A Guide to ADA Compliant Lighting
More commonly known by its initials as the ADA, the Americans with Disabilities Act was enacted on July 26, 1992, for the purpose of eliminating discrimination against people with disabilities.
One goal of the Act is to provide people with disabilities accommodations and access equal or similar to that provided to the general public. The ADA focuses on many design issues, from steps and walkways to windows and sinks.
What is ADA Lighting?
So what’s it mean for lighting? For lighting design, the ADA sets standards for the clearance of hanging lights and the distance a wall light fixture or sconce can extend from the wall, and the height it can be above the floor surface.
The guidelines for ADA installation specify that a wall light be no more than 4-inches from the wall and be mounted between 2-feet 4-inches to 6-feet 8-inches above the finished floor.
Following these guidelines and using an ADA approved lighting fixture offers maximum clearance.
These standards are of vital importance when designing for public spaces and commercial buildings to ensure that hallways, bathrooms and more can be accessed by everyone.
The ADA guideline also have many practical implications for consumers and residential homes. Indeed, any home space can benefit from ADA lighting fixtures.
ADA Wall Sconces
ADA wall sconces and wall lights adhere to many of the principals of Universal Design, which states that products should be accessible and usable by as many people as possible regardless of their age, abilities or experience.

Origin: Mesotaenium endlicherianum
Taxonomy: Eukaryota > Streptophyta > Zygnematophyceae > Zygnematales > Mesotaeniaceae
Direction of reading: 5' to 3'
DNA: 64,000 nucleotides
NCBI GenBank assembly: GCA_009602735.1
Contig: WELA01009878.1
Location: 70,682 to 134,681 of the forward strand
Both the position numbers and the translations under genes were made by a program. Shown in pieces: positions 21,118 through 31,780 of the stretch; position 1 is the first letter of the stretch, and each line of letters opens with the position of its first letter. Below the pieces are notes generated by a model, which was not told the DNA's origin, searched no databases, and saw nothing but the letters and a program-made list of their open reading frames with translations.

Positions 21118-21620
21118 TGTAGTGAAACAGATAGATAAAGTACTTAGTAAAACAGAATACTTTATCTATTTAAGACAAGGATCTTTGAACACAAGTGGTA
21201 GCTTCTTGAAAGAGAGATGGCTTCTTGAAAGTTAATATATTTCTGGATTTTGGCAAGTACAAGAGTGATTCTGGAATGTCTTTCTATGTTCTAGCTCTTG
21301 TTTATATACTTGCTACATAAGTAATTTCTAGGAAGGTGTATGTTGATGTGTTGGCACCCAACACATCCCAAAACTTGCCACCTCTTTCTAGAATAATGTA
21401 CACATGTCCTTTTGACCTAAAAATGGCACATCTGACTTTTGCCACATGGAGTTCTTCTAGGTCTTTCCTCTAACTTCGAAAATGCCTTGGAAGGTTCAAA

Because of this, ADA fixtures are ideal for a wide range of age groups, living situations and room applications.
For example, wall sconces that are ADA approved are a great match for hallways and entryways. Their thin profile makes them ideal for narrow home spaces such as this where space is at a premium.
ADA Lighting in the Bathroom
With their slender profiles and slim wall extensions, ADA wall lights are also ideal for use in bathrooms, where space can be even tighter.
The 4-inch clearance from the wall standard allows more room for bath vanities and sinks.
It also means there is room for installing grab bars and handles for “aging-in-home” applications.
ADA bath lights and compliant fixtures come in a wide range of styles, from contemporary to traditional, so it’s easy to find a look that’s right for you.
Learn More and Questions About ADA Lighting
ADA practices are part of a larger movement called Universal Design, which holds that products and architectural spaces should be made usable by as many people as possible. Learn more about it in our Universal Design and Lighting article.
Our American Lighting Association trained associates will be happy to suggest lighting options and help you with all your ADA design needs.
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